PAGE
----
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AmEx to Customers: Take the Money and Run


$300 offered to close credit lines.

Ask a Manhattanite what a "lease buyout" is, and most will blithely respond that it's when a landlord pays a tenant to vacate his or her apartment. After all, why wouldn't that little old lady next door -- the one paying $800 a month for a rent-controlled loft on the Upper West Side -- want to take a hundred grand to go find some new digs?

This phenomenon, formerly reserved for big-city landlords in New York or San Francisco, appears to be migrating to the financial industry.

According to Reuters, American Express (AXP) is offering select clients $300 to close their credit-card accounts. The company didn't disclose how many such offers it planned to send out - but did say customers will have until the end of the month to accept, and until the end of March or April to pay off their balances. In exchange, they'll receive a $300 pre-paid American Express gift card.

Rivals Capital One (COF), Discover (DFS) and JPMorgan (JPM) haven't announced similar programs, but efforts to rein in consumer credit lines are ongoing throughout the industry. The once-steady stream of new card offers that used to fill our mailboxes has finally dried up.

Besieged by higher defaults and rising delinquencies, American Express is regretting its decision a few years ago to start offering cards to customers with sketchier credit records. Once known as card company of the well-to-do, the firm expanded its offerings down the credit spectrum at just the wrong time.

Surprised by a sharp downturn in economic conditions and the new allergy to structured credit card debt, American Express has seen its stock decimated in recent months: Shares are down more than 75% from their high last year. Capital One is off a more dramatic 86% since peaking at over $63 per share last year; Discover is off a mere 72% from its high.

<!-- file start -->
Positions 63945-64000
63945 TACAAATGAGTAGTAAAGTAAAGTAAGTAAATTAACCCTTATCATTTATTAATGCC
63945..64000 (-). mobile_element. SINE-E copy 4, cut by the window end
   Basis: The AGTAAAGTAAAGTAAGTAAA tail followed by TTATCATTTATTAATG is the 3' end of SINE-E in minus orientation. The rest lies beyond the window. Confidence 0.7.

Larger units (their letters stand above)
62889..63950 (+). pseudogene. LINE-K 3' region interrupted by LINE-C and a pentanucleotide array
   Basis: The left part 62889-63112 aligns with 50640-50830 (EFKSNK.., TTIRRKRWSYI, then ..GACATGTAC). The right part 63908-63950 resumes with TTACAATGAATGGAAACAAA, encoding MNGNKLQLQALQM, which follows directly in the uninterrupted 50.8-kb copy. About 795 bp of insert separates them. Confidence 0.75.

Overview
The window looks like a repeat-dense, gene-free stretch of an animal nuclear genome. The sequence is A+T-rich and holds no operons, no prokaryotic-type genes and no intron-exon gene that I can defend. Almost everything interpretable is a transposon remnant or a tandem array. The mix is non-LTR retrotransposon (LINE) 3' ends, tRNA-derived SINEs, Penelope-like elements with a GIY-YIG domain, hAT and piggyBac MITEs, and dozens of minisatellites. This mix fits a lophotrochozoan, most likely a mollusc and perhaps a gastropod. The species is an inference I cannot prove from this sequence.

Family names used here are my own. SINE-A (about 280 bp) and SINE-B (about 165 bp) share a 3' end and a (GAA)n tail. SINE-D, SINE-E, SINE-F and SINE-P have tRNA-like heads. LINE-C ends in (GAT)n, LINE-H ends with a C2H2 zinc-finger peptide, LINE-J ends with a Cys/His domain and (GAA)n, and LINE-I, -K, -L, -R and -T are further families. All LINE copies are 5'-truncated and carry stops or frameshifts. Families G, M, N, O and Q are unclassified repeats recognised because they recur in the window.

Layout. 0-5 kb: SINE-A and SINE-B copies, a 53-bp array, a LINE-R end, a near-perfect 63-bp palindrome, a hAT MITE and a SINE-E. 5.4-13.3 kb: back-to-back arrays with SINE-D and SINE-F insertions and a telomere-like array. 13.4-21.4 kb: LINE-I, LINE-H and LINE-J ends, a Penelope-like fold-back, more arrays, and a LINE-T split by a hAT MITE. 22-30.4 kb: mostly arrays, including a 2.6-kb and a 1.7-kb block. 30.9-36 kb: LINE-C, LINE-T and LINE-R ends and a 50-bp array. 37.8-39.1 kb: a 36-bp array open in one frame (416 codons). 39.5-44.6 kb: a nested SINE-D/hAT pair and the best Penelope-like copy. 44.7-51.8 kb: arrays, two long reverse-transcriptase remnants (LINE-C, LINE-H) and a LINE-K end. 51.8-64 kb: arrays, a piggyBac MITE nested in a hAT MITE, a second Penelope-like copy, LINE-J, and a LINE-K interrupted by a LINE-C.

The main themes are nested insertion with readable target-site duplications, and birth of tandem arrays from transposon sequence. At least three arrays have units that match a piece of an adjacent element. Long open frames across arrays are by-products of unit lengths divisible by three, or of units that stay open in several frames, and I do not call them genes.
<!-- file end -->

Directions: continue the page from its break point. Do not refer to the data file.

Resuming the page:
The relative success of the new program could have 2 noteworthy effects. First, if successful, other card companies may rush to mimic AmEx's bold initiative.

Second, consumers' willingness to voluntarily close credit lines, precisely at a time when logic would dictate a desire to keep available as much rainy-day credit as possible, provides stark evidence of the ongoing rejection of debt, credit and excess.

As consumers return to more sustainable, responsible buying patterns -- first by necessity then by choice -- purveyors of the just-not-really-necessary aren't likely to fare well.

But as is the case in a broadly deflationary environment, even purveyors of the kind of things that you stockpile in case of apocalypse are facing hard times. Campbell's Soup (CPB), for example, reported weaker-than-expected earnings and offered less-than-inspiring guidance for 2009.

Consumers, it seems, are just buying less. Of everything. Maybe closing that credit card isn't such a bad idea after all.
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